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Barber hones

Why a Barber Hone?

A Barber hone is a cheap and easy way to keep your straight razors sharp for years with the right use if the edge stays undamaged.

Barber hones are synthetic stones that were used by barbers to do a quick touch up of the edge, thereof the name. They are usually small, suited for the barbers to keep in their pocket.They are typically thin/light as well, and good ones work exceptionally well at keeping a keen shave worthy edge, keen, and shave ready by merely making 2-3 passes across the hone every week or two.
The grit of a barber hone usually lies between 6K-12K depending on the maker, some hones are dual sided, with one coarse and one finisher side.

Barber hones are very hard, and do not need to be lapped very often, some claim that it is unnecessary to lap them at all.

Types of barber hones

There are probably hundreds of different barber hones available, most vintage but there are a few current makers as well.
Some that can be worth mentioning is:
  • Franz Swaty
  • Aloxite
  • Lithide
  • Keen Kutter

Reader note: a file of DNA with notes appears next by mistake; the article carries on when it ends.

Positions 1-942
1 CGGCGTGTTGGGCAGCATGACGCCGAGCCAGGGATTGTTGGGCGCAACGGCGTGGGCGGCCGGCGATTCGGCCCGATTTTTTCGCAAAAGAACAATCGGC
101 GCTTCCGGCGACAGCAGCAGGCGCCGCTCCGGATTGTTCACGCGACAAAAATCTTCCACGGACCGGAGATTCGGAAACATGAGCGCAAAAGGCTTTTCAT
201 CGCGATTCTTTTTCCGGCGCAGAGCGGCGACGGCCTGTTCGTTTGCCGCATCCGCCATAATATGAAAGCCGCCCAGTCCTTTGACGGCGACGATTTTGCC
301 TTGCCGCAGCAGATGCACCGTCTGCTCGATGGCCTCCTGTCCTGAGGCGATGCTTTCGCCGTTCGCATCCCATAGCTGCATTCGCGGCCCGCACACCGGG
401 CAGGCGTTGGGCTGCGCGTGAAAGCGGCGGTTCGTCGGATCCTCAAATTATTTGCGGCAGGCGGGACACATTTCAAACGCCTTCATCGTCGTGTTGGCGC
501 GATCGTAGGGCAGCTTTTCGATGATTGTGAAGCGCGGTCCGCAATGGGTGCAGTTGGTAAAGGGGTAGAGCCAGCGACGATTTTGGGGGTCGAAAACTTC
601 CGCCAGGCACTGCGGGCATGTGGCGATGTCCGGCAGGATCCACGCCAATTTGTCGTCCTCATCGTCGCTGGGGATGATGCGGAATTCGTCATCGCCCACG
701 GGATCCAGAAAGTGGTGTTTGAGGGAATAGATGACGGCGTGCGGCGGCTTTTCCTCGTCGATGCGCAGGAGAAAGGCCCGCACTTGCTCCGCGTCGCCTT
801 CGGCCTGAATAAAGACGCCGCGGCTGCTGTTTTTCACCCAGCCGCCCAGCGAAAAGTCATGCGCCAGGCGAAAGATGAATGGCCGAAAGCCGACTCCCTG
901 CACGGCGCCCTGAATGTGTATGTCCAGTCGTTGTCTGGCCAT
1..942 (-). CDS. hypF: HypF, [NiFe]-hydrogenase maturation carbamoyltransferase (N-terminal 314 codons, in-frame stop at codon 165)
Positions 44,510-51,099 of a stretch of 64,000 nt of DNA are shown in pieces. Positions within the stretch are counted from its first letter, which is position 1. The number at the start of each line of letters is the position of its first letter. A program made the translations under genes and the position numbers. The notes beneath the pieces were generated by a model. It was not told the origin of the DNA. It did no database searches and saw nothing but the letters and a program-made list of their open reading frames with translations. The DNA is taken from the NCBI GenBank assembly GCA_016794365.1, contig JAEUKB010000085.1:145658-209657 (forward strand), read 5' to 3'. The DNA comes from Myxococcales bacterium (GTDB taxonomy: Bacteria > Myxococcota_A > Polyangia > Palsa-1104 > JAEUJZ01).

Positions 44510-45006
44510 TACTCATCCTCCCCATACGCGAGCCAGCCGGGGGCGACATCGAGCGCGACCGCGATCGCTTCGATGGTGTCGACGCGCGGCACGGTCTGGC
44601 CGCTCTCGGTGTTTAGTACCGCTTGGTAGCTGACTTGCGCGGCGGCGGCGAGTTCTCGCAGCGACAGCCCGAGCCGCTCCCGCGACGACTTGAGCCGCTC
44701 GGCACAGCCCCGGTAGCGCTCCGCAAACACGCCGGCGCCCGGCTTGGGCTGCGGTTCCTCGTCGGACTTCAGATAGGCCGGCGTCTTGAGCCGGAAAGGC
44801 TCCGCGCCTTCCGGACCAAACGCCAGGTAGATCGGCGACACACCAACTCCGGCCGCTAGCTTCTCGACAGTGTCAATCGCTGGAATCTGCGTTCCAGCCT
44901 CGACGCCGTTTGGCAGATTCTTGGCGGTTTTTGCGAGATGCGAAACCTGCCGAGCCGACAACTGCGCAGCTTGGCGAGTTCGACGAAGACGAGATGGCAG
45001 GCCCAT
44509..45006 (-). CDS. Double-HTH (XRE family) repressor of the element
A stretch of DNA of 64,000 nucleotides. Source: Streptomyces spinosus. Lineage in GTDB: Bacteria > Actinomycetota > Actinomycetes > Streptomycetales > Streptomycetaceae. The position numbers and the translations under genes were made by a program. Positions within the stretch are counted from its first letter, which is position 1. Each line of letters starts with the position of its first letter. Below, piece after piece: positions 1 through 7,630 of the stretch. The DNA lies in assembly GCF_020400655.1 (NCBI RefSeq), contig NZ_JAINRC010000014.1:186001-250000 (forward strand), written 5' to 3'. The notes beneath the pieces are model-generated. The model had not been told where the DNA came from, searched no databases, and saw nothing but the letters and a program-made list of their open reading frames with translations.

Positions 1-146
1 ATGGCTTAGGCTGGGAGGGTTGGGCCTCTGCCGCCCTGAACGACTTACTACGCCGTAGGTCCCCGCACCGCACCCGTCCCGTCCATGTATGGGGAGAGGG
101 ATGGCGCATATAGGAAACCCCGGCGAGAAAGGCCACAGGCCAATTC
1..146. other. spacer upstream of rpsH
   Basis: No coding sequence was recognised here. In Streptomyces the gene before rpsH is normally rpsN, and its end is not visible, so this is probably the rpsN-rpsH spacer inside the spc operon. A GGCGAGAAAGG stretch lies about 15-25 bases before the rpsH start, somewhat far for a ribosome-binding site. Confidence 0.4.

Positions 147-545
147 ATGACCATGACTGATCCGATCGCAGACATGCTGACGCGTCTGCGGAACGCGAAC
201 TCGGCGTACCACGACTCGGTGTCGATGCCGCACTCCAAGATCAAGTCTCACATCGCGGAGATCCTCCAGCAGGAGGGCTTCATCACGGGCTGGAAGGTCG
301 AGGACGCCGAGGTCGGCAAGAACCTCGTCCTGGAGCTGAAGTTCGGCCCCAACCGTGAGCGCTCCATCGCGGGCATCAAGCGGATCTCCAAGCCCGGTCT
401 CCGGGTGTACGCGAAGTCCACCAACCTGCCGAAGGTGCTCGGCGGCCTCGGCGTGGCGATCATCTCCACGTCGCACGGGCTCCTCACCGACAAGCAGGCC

• Champion



  • Inexpensive and the good ones, work quite well.
  • Fun and easy to use.


  • Can be in bad/poor condition, or worse yet, can be too coarse to work well. (Somewhat of a shot in the dark whether you'll get a good one or bad)
  • Very small, some can be tricky to use.

How to use

Because of their small size you will need to do x-pattern strokes when using a barber hone.
Barber hones can be either with water or lather or dry, this to ease the use.
Since barber hones are known to be fast, 5-10 strokes is usually enough to refresh a tugging edge, if the razor still isn't sharp enough repeat and try again.
  • Place the spine carefully on the hone, without the blade touching the stone, slowly lower the edge to the hone.
  • Adding no pressure slide the blade across the hone leading with the edge of the blade (opposite of when stropping)
  • When hitting the end of the hone, roll the razor on the spine to turn the blade to the opposite direction.
  • Remember to use X-stroke to make sure the entire length of the blade is covered.
See Honing for how to do the X-stroke.

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